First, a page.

Many residents who spoke at hearings before the Council vote April 4 asked the body to wait until after the Nov. 6 referendum vote on Public Act 4, which birthed the proposed consent agreement. Michigan voters resoundingly repealed the act. A case is now pending before the state Supreme Court challenging Snyder’s use of Public Act 72 to maintain EFM’s in most of the state’s majority-Black cities.
However, neither City Council nor the city’s major unions have joined plaintiff Robert Davis in that suit or in filing one of their one, despite the fact that Michigan Supreme Court Chief Justice Robert Young cited MCL 8.4 in a hearing before the Court ordered the PA 4 repeal referendum on the ballot.
“Whenever a statute, or any part thereof shall be repealed by a subsequent statute, such statute, or any part thereof, so repealed, shall not be revived by the repeal of such subsequent repealing statute,” MCL 8.4 says.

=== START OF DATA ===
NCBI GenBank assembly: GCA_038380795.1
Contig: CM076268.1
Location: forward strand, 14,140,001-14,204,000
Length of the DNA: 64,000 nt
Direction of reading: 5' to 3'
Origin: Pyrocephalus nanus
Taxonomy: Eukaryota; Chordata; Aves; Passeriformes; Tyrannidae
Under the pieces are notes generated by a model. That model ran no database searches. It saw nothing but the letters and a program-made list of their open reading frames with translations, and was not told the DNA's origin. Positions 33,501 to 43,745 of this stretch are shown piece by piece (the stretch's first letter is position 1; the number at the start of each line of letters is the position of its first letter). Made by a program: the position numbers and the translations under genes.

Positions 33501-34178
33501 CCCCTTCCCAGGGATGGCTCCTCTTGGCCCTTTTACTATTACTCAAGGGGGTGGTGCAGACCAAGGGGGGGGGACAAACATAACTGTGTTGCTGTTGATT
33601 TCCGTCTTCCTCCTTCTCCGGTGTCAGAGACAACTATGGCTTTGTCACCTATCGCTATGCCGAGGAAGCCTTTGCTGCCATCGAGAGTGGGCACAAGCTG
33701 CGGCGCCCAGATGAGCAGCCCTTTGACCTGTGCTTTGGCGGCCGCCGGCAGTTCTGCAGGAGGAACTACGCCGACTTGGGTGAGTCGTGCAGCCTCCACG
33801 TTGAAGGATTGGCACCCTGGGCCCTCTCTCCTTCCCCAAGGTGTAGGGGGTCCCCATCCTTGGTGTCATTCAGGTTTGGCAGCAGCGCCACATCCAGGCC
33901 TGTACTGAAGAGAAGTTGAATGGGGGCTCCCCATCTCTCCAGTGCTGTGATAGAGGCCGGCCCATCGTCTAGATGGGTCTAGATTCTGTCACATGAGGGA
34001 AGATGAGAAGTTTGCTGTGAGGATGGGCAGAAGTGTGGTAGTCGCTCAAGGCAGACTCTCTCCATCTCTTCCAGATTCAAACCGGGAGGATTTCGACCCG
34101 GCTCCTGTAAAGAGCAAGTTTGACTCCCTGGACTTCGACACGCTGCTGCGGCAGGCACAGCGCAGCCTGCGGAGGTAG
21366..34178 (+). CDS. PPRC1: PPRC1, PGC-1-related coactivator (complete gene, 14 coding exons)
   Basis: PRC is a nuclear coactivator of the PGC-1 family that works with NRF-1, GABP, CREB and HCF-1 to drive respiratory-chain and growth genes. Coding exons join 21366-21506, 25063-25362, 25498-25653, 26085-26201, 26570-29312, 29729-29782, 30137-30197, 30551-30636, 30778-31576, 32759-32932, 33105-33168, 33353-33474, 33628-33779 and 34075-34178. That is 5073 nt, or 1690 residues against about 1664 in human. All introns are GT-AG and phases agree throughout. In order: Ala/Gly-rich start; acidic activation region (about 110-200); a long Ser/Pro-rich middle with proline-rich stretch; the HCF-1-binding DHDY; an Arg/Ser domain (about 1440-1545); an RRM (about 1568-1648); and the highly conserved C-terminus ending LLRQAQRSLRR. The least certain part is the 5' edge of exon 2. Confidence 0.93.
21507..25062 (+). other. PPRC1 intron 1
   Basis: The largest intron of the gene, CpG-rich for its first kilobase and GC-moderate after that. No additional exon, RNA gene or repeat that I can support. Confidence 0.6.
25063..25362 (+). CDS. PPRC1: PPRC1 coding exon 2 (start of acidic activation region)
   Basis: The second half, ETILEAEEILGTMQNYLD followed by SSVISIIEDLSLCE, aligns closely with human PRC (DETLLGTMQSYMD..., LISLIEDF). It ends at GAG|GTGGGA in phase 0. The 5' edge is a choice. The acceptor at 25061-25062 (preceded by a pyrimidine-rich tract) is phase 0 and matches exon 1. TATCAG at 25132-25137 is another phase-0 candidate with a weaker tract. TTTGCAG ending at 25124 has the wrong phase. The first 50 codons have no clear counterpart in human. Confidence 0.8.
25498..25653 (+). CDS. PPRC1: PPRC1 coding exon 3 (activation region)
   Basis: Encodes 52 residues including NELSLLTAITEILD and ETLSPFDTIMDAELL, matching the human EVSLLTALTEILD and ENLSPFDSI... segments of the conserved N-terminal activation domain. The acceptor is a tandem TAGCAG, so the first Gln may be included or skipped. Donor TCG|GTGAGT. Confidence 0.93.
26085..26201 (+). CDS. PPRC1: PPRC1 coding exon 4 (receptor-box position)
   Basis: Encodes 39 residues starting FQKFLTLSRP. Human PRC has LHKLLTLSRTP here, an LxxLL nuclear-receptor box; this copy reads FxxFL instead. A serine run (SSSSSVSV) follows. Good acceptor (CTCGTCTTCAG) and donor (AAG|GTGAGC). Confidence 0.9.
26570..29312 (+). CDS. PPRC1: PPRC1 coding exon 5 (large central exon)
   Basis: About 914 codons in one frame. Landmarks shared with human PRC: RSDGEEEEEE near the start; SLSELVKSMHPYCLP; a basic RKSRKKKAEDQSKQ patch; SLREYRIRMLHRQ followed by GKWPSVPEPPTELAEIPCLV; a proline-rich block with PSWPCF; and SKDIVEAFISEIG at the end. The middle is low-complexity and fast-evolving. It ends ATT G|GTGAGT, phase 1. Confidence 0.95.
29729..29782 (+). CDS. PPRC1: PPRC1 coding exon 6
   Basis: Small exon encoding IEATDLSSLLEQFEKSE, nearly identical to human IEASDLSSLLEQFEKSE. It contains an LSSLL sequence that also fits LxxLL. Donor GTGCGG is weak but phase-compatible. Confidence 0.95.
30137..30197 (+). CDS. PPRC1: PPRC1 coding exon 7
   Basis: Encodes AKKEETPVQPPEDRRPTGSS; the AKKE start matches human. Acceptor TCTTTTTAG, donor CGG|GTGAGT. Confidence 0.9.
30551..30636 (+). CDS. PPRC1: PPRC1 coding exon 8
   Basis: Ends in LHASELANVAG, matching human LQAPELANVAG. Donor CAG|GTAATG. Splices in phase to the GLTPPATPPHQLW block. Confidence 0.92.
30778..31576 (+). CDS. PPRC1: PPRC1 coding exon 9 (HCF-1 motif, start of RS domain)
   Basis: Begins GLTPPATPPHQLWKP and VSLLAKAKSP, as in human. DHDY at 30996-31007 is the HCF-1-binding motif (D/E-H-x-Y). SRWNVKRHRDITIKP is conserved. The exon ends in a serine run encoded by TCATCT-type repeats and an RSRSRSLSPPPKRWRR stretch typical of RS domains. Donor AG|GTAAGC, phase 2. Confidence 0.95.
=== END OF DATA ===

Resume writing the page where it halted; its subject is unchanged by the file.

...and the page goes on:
“Public Act 72 does not exist,” Thornton said. “But the Mayor, the City Council and the state won’t let it die. Snyder could not get away with what he is doing if the Council would stand up to him. As far as the upcoming city elections in 2013, it’s going to be the same game but different players. The powers that be want to control Detroit in any lawless way possible because it is the largest city in the state, with the most people and the most resources.”
In addition to the Miller-Canfield contract, the Council voted for a $300,000 one-year contract, with one-year renewal, with an outside firm to search for fraud in the city’s workers’ compensation and benefits process, which the Milestone Agreement required to be retained before Dec. 14, 2012. The firm is Kessler International of New York City.
Ironically, that firm’s CEO Michael Kessler exposed a $370 million Ponzi scheme by Nicholas Cosmo, CEO of Agape World, in 2008, which led to Cosmo’s arrest by federal officials. http://www.time.com/time/business/article/0,8599,1874283,00.html#ixzz2FtR8ofLz